How to Plan for Assessment
A Step-by-Step Guide to Assessment
Planning for assessment- Make it meaningful
- What are the skills and knowledge you expect students of the program to have when they graduate?
- Talk to a wide range of faculty about what students seem to know and where knowledge gaps might be.
- Update the program’s mission statement if necessary. Linking the assessment to the mission statement can help keep the process focused and meaningful.
Creating (or revising) the program’s student learning outcomes
- Ideal learning outcomes indicate who will demonstrate the learning and contain an action verb (avoid “know” and “understand”).
- Consult Bloom’s Revised Taxonomy to decide what level of learning you want to assess.
- Write the learning outcome so that it is measureable, concrete, and fairly simple. Abstract, complex learning outcomes are difficult to measure.
- Undergraduate programs must have at least one written communication outcome.
- Undergraduate programs working closely with OSCAR and Students as Scholars should have at least one research-intensive outcome.
Mapping learning outcomes to courses (Curriculum Map)
- Designate the learning outcomes that are covered in each course.
- Ask for faculty input to ensure that the curriculum map is accurate and faculty know the learning outcomes they should be targeting in their classes.
- Discuss courses that do not address any of the program’s learning outcomes. What is their purpose in the curriculum?
Conducting the assessment- Who, when, and how to measure
- Program-level assessment should be conducted only on students in the degree program. Do not include non-majors or students from other departments in a program-level assessment.
- Designate an achievement target. What percent of students should be able to achieve the learning outcome?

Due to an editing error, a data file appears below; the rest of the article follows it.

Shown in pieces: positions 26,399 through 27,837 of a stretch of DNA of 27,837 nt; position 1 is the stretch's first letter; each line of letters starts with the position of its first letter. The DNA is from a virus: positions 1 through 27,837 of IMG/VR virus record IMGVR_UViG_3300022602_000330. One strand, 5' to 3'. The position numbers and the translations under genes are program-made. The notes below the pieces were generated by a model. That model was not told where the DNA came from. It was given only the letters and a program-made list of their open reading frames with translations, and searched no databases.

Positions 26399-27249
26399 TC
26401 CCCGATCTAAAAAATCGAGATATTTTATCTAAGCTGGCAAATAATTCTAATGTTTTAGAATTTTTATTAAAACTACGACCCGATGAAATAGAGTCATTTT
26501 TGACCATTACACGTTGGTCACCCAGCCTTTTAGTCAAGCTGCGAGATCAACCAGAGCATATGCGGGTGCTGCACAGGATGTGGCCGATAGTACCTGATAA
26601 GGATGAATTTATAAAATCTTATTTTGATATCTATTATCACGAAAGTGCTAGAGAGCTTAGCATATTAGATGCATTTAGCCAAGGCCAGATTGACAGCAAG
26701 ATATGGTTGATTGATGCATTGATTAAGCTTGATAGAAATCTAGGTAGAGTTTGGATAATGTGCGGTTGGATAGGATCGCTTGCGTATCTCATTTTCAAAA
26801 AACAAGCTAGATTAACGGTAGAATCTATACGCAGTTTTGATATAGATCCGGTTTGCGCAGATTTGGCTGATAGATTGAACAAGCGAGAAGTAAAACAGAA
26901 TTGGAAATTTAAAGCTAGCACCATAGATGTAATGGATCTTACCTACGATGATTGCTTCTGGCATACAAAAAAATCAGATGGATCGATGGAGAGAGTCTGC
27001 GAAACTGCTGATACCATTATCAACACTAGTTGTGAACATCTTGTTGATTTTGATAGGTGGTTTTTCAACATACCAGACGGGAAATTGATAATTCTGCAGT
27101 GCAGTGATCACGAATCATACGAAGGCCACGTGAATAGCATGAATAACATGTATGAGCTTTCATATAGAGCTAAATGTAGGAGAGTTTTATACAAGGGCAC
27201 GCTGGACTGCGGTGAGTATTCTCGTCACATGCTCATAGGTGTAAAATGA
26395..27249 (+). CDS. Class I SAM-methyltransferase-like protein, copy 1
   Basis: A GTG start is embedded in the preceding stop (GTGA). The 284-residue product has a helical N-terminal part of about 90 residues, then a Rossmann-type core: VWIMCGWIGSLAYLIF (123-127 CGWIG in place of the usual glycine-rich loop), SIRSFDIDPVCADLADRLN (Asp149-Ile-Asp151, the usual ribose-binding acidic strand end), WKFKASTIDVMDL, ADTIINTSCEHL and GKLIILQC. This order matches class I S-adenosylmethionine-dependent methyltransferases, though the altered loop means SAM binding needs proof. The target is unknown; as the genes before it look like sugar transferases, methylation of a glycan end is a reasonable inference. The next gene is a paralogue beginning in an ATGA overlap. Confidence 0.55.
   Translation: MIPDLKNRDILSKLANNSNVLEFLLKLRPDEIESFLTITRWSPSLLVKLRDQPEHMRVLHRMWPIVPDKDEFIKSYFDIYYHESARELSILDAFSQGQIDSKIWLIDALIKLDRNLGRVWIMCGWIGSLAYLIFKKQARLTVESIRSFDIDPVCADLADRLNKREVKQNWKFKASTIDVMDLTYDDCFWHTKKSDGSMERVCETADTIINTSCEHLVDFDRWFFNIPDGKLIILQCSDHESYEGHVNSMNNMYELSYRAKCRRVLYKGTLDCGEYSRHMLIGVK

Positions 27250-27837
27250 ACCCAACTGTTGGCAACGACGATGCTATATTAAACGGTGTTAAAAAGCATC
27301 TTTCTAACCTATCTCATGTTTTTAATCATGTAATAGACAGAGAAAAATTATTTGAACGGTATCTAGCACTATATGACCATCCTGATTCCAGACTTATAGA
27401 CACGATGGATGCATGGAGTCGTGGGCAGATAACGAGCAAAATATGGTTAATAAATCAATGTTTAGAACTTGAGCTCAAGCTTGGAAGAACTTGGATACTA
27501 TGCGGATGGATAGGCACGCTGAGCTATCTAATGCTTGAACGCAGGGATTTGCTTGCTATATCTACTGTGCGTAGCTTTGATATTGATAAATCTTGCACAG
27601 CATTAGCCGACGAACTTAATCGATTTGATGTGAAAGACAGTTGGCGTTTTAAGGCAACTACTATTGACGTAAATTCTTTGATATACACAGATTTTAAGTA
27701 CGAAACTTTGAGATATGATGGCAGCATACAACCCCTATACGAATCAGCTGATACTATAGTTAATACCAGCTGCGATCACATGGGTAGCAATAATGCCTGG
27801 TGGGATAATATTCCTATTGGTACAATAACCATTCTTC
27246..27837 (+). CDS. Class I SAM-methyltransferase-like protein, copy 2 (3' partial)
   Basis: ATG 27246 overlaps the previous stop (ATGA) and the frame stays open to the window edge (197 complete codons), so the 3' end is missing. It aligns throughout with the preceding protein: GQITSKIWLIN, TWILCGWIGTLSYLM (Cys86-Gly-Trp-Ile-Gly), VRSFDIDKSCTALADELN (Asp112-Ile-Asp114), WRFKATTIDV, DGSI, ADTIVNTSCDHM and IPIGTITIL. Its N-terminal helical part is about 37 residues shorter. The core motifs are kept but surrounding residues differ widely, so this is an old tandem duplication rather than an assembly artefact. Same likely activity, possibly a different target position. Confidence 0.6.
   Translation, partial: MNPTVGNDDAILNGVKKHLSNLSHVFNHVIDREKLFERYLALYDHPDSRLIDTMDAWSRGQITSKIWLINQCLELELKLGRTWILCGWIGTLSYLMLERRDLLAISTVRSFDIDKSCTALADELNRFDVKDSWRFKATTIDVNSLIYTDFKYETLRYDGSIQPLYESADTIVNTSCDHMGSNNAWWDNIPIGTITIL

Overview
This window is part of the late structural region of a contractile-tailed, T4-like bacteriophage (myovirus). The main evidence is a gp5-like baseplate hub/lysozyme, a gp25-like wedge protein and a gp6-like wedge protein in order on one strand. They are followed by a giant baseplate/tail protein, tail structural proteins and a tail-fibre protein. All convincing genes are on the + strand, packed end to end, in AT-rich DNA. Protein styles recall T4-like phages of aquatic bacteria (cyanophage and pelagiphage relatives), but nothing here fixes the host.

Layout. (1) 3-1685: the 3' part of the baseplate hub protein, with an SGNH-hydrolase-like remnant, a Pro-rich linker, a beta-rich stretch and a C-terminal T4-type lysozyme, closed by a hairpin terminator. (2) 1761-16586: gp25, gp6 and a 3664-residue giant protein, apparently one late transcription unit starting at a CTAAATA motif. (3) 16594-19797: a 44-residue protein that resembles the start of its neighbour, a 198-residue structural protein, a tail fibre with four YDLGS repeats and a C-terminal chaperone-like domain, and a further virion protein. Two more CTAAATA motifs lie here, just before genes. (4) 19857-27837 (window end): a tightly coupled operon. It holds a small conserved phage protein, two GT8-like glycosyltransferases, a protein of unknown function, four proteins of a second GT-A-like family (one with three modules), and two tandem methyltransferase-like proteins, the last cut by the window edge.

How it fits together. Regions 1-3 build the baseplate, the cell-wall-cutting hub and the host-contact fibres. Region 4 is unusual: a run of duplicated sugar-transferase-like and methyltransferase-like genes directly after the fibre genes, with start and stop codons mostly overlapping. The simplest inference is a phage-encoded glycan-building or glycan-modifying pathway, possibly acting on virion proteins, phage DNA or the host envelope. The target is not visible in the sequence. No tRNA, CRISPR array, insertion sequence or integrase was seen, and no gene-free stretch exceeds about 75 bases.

- Consider whether you want to assess achievement at the end of the degree program or whether you would like to show development throughout the program.
- To assess the end of the degree program, focus on the culminating final project of the program: capstone, senior project, Masters thesis, dissertation.
- To assess development, create a rubric that focuses on development of skills and knowledge. Pick artifacts from two classes or experiences and use the same rubric to score each one (a longitudinal approach is ideal, but cross-sectional is acceptable).
- Choose an assignment, paper, project, or exam question that requires the knowledge and skills that are expressed in the learning outcome.
- Most assessment of student learning outcomes is done with rubrics. Ideally, two or more independent faculty raters should use the rubric to score all the artifacts. Any discrepancies between raters should be discussed and resolved.
- Professional certification exam pass rates can be used to measure a student learning outcome, if applicable.
Using assessment data for program improvement- Action plans
- Determine whether the students met the achievement target for each outcome.
- If the achievement target was met, evaluate whether there were any areas of weakness, despite the overall success for that learning outcome.
- If the achievement target was not met, consider why not. What curricular improvements can be made to help students achieve the learning outcome in the future?
- The goal of assessment is to improve student learning, not to “get a good score.” Using assessment data to determine how to improve or change the curriculum is an essential part of the assessment process.
Guidance for Academic Programs: Writing Student Learning Outcomes and Assessment Measures (pdf)
Guidance for Administrative Units: Writing Administrative Goals, Action Plans, and Measurement Plans (pdf)
Levels of Assessment: From the Student to the Institution (AAC&U publication)
Student Learning Outcomes Assessment Feedback Guide for Academic Programs